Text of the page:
Category Archives: Hiking

Stories and images from my many dayhikes, from family- and beginner-friendly trails to hard-core ultra-hiking.

March 23, 2017 Northern Bailey Range, Olympic Mountains, Olympic National Park.

5 Tips For Spending Less on Hiking and Backpacking Gear

In Backpacking, Gear Reviews, Hiking, Skills   |   Tagged , , , , , ,   |   10 Comments

By Michael Lanza

My first two-person tent set me back only about twice what you’d pay today for a good, single-burner backpacking stove. It weighed several pounds and was bulky for backpacking. I nicknamed that tent the Wind Sock for its propensity to snap loudly in even the slightest breeze, and how its poles bowed disturbingly in strong gusts. (I learned to choose protected campsites.) In heavy downpours, I sometimes woke up to a puddle covering the floor.

But I used it for six summers of car camping and backpacking. At a time in my life when I could not afford good gear, that tent sheltered me for probably close to 150 nights and got me through many wonderful experiences. For its swan song, my girlfriend (now my wife) and I spent three months hiking, backpacking, and climbing throughout the West—and slept a total of one night indoors. I used the Wind Sock until it all but disintegrated in the last campsite it ever saw. My lifetime cost for that tent worked out to about 50 cents a night. Continue reading →

March 21, 2017 South Kaibab Trail, Grand Canyon

Ask Me: Can You Recommend a Big Dayhike in the Grand Canyon?

In Ask Me, Hiking, National Park Adventures   |   Tagged , , , , , , , , , , , ,   |   4 Comments

Hi Michael!

Jerry and I and the boys are meeting my parents in the Grand Canyon for the first couple days of our spring break. Jerry and I want to do a big dayhike. We have already done rim-to-rim-to-rim and all varieties associated with those three trails.

So, we’re considering doing the South Kaibab to Grandview Trail (via the Tonto Trail) or vice versa. Thoughts? It would be a long day trip. Curious which direction we should do it and what else must we know? Continue reading →

March 19, 2017 Trekking the Dusky Track, Fiordland National Park, New Zealand.

5 Pro Tips For Buying the Right Rain Jacket For the Backcountry

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By Michael Lanza

Choosing a waterproof-breathable rain shell for hiking, backpacking, climbing, or other outdoor activities can be daunting. Prices range from under $100 to over $600, and weights from less than half a pound to well over a pound. Some are loaded with features, others so minimalist they seem like a glorified trash bag. You’ll also find the full gamut of opinions on them from reviewers and consumers.

Consequently, many hikers, backpackers, climbers, and others buy a rain jacket based on price, brand, or the recommendation of a trusted reviewer. That’s not a bad strategy, and it’s sometimes successful; but it’s really an incomplete strategy. The truth is, the right backcountry rain shell for you depends more on you than on any jacket—and our needs as backcountry users vary as much as our budgets. Follow these tips to find the perfect rain jacket for your adventures. Continue reading →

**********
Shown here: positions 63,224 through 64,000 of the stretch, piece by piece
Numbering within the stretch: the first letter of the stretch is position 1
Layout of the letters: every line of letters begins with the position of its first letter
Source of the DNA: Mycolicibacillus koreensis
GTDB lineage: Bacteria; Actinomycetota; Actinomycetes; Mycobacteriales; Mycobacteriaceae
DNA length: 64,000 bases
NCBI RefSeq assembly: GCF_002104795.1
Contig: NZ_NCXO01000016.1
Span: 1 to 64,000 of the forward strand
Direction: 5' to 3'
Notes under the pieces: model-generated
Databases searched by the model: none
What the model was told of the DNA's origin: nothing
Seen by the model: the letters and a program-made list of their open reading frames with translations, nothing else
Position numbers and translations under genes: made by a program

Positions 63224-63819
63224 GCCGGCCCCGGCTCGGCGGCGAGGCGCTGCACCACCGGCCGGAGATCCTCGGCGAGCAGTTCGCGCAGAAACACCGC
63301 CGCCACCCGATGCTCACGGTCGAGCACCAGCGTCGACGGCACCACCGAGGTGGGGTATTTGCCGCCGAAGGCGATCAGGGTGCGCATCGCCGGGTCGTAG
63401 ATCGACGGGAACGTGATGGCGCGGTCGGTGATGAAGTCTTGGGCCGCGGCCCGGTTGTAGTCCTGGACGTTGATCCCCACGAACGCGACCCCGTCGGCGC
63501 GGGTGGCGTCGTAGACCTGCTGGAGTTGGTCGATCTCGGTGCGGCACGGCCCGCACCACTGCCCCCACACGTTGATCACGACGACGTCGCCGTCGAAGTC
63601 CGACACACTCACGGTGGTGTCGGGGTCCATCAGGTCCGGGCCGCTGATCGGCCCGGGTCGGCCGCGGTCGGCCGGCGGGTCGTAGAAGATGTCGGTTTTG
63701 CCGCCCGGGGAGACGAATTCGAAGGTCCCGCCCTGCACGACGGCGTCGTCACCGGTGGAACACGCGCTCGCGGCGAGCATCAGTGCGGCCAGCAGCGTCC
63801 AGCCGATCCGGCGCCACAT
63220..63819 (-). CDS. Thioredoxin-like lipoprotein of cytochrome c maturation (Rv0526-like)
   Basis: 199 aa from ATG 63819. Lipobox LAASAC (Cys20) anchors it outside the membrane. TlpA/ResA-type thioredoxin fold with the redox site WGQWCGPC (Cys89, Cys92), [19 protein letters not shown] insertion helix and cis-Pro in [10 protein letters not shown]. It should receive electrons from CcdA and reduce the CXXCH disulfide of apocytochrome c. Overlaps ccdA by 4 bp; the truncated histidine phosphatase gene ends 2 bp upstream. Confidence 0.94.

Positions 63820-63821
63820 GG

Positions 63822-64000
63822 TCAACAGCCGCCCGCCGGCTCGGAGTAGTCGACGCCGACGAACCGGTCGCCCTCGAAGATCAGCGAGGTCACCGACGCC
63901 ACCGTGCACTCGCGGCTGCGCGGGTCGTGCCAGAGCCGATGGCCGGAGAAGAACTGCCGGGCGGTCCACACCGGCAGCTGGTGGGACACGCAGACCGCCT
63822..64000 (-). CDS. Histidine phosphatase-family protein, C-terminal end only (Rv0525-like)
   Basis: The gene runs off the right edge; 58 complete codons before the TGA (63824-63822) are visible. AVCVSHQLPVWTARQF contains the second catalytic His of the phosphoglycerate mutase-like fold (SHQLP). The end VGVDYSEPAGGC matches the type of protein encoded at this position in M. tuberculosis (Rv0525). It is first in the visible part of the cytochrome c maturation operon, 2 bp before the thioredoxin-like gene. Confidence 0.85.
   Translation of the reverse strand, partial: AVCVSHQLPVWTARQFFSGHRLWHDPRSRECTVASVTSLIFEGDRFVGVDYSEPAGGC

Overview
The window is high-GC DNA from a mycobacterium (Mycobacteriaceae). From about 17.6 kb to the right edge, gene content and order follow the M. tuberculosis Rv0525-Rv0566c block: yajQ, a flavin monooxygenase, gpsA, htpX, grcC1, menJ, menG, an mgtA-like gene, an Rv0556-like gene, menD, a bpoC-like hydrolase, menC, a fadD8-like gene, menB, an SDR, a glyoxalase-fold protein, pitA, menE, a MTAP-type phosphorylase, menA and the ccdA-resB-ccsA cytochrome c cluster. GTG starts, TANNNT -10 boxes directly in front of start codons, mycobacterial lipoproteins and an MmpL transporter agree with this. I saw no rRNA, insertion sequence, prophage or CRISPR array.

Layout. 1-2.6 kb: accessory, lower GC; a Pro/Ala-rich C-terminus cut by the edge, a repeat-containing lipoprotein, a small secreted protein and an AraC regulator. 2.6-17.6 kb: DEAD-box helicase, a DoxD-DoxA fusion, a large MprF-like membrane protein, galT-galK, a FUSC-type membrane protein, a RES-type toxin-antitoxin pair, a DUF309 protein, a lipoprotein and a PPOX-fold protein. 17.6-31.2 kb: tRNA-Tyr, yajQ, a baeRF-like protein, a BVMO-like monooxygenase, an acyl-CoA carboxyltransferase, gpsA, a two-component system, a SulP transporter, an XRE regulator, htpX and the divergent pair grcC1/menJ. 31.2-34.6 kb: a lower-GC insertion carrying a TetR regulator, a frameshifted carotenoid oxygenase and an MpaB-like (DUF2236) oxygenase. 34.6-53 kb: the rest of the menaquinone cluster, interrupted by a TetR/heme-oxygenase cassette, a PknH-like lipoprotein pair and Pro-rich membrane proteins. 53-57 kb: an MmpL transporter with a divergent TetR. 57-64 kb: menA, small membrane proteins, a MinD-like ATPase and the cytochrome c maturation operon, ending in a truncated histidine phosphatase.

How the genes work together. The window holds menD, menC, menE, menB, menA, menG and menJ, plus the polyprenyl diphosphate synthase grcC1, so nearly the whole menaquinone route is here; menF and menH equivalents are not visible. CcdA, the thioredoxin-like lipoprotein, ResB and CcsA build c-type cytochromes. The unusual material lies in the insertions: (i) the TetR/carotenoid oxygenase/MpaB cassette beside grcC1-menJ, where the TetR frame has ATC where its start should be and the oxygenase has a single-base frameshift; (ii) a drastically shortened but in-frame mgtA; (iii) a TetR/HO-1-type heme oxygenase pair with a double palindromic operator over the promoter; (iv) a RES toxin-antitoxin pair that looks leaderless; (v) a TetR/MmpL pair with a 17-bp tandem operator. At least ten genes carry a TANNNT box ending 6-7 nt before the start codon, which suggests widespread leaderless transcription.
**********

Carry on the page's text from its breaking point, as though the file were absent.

March 16, 2017 Craters of the Moon National Monument, Idaho

10 Tips For Raising Outdoors-Loving Kids

In Backpacking, Family Adventures, Hiking, Paddling, Skiing, Skills   |   Tagged , , , , , , , , , , , , , , , , , , , , , , , , ,   |   108 Comments

By Michael Lanza

As we neared Gunsight Pass in Glacier National Park, on the middle day of a three-day family backpacking trip, a man and woman in their fifties stopped to talk with us. They sized up our kids and smiled; Nate was nine and Alex was seven. “We’re impressed!” they told us. “We never had any luck trying to get our kids to backpack when they were young.” We chatted a bit and then headed off in opposite directions on the trail.

After they were out of earshot, Alex turned to me, wanting to clarify a point: “You didn’t get us to do this,” she told me. “We wanted to do it.” Her words, of course, warmed my heart. But her comment also spotlighted the biggest lesson for parents hoping to raise their kids to love the outdoors: Create experiences that make them eager to go out again the next time. Continue reading →

March 8, 2017 A climber on the Ptarmigan Traverse, North Cascades Range, Washington.

Training For a Big Hike or Mountain Climb

In Backpacking, Hiking, Paddling, Skiing, Skills   |   Tagged , , , , , , , , , , , , , , , , , , , , , , , , , , , , ,   |   8 Comments

By Michael Lanza

When three friends and I decided to attempt to thru-hike the John Muir Trail—221 miles through California’s High Sierra, with numerous mountain passes ranging from 11,000 to over 13,000 feet in elevation—in just one week (backpackers traditionally take three weeks)—the plan seemed like a wild dream. Hike 31 miles a day for seven straight days through some of the biggest mountains in the Lower 48? It was an agenda for lunatics. So we started training. Seriously training. Continue reading →

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